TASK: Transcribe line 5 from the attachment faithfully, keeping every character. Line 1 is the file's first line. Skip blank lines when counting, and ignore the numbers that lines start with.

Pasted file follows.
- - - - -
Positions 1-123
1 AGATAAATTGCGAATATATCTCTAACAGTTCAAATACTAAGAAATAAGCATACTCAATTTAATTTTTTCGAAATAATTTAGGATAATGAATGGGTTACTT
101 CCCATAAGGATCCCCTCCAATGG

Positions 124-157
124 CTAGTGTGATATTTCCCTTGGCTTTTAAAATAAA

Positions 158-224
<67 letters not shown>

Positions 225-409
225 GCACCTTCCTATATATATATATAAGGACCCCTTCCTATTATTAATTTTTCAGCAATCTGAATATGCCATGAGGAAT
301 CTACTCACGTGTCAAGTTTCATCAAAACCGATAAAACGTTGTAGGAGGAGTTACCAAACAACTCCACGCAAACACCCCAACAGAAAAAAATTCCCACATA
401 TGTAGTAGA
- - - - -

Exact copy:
124 CTAGTGTGATATTTCCCTTGGCTTTTAAAATAAA